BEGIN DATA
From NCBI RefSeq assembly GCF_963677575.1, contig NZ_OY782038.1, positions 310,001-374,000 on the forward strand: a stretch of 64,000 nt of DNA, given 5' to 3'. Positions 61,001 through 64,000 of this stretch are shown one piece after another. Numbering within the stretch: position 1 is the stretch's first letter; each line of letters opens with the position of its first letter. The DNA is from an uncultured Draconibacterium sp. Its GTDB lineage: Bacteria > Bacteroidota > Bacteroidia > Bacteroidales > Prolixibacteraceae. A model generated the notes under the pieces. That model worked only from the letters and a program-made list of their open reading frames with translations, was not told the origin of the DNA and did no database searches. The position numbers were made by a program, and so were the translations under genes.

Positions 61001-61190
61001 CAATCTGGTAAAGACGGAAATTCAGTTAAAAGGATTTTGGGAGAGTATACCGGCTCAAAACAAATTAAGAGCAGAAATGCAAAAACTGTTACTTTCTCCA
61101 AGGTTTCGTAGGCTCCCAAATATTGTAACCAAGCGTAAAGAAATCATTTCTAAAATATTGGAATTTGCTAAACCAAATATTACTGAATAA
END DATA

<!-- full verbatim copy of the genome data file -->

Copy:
From NCBI RefSeq assembly GCF_963677575.1, contig NZ_OY782038.1, positions 310,001-374,000 on the forward strand: a stretch of 64,000 nt of DNA, given 5' to 3'. Positions 61,001 through 64,000 of this stretch are shown one piece after another. Numbering within the stretch: position 1 is the stretch's first letter; each line of letters opens with the position of its first letter. The DNA is from an uncultured Draconibacterium sp. Its GTDB lineage: Bacteria > Bacteroidota > Bacteroidia > Bacteroidales > Prolixibacteraceae. A model generated the notes under the pieces. That model worked only from the letters and a program-made list of their open reading frames with translations, was not told the origin of the DNA and did no database searches. The position numbers were made by a program, and so were the translations under genes.

Positions 61001-61190
61001 CAATCTGGTAAAGACGGAAATTCAGTTAAAAGGATTTTGGGAGAGTATACCGGCTCAAAACAAATTAAGAGCAGAAATGCAAAAACTGTTACTTTCTCCA
61101 AGGTTTCGTAGGCTCCCAAATATTGTAACCAAGCGTAAAGAAATCATTTCTAAAATATTGGAATTTGCTAAACCAAATATTACTGAATAA